It’s happened, just like the hippies said it would.
A genetically modified grass has drifted off an Oregon golf course and hybridized with some closely related local grasses more than two miles away, New Scientist reports. The grass, called creeping bentgrass, is a kind popular with greenskeepers for its ability to form short, dense mats that look a lot like Astroturf.
But as we learned in Caddyshack, maintaining the perfect green is a nonstop headache. The solution: genetically modify the grass so it’s resistant to Roundup, a popular pesticide. That way, you can dispense with any actual weeding and just soak the place in Roundup. Voila: creeping bentgrass everywhere.
But did they stop to think that grass is wind-pollinated and grass species hybridize more frequently than genres of music? Uh, no. They just told the FDA everything would be fine and kept planting.
Now the FDA is asking for an environmental impact statement, presumably so they can take swift action. Beginning after the drafting, review, comment, decision, and appeals processes have concluded.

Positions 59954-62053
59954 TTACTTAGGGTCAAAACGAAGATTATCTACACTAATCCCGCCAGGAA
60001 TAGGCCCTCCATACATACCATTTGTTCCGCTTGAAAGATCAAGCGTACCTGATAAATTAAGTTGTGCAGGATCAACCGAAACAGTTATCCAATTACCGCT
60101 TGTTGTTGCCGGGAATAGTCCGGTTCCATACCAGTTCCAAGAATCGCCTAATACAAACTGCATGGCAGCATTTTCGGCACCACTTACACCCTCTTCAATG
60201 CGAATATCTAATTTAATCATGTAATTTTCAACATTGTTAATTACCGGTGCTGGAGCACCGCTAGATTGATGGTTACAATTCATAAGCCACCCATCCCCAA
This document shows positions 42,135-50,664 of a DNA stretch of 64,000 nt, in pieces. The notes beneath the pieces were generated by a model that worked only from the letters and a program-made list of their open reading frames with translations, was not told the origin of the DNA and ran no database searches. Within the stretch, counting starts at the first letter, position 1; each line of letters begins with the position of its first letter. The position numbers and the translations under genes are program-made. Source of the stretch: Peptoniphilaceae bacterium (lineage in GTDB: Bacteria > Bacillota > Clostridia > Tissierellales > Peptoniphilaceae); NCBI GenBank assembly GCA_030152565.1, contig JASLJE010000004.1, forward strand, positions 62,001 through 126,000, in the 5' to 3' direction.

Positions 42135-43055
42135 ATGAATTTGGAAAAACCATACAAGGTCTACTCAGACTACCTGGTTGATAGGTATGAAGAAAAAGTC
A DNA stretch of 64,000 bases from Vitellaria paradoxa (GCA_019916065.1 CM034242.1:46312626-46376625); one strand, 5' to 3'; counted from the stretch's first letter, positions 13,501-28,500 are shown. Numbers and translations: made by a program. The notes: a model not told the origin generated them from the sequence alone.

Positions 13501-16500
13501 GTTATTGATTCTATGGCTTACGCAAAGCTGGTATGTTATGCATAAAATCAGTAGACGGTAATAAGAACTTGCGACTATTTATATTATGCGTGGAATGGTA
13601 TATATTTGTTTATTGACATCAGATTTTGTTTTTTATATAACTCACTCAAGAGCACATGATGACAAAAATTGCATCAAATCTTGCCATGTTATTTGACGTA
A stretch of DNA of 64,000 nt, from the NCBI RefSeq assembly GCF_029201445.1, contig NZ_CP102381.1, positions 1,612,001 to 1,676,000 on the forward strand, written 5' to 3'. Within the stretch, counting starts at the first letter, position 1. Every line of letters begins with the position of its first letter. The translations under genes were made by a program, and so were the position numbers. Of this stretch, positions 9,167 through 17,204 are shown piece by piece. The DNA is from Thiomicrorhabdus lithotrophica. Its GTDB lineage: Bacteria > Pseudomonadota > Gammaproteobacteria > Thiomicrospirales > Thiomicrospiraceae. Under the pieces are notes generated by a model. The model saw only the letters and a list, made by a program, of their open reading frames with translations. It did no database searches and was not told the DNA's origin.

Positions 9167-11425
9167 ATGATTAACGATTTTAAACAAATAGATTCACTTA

Anti-GMO rallies produce lots of news footage involving people who dress up as ailing monarch butterflies or Frankenfood and dance like Deadheads. These protestors draw the derision of coolly efficient molecular biologists who say, rightly, that there is a third world out there starving and it doesn’t have time for our organically grown middle-class fears.
But of all the objections to GMOs, this is the one that has always bothered me:
When we make GMOs we make something new, and then we lose the ability to stop making it. Don’t get me wrong, I’m all for a full-day’s vitamin A in your rice (although allowing the gene-tinkerer to “own” the new breed ought to be abhorrent to pretty much anyone with a genome). There needs to be a compelling reason to tinker: Feeding the hungry, yes. Creating a designer golf course that loves pesticides, not so great.
It took us 30 years to realize that DDT was a mistake (our enthusiasm for it was so great that DDT chemist Paul Muller won the Nobel prize in 1948). At least DDT doesn’t have the ability to draw energy from the sun coupled with a single-minded drive to replicate itself.
This story isn’t exactly ocean or bird related, but it makes me mad as hell. Personally, I’d rather just have Astroturf golf courses.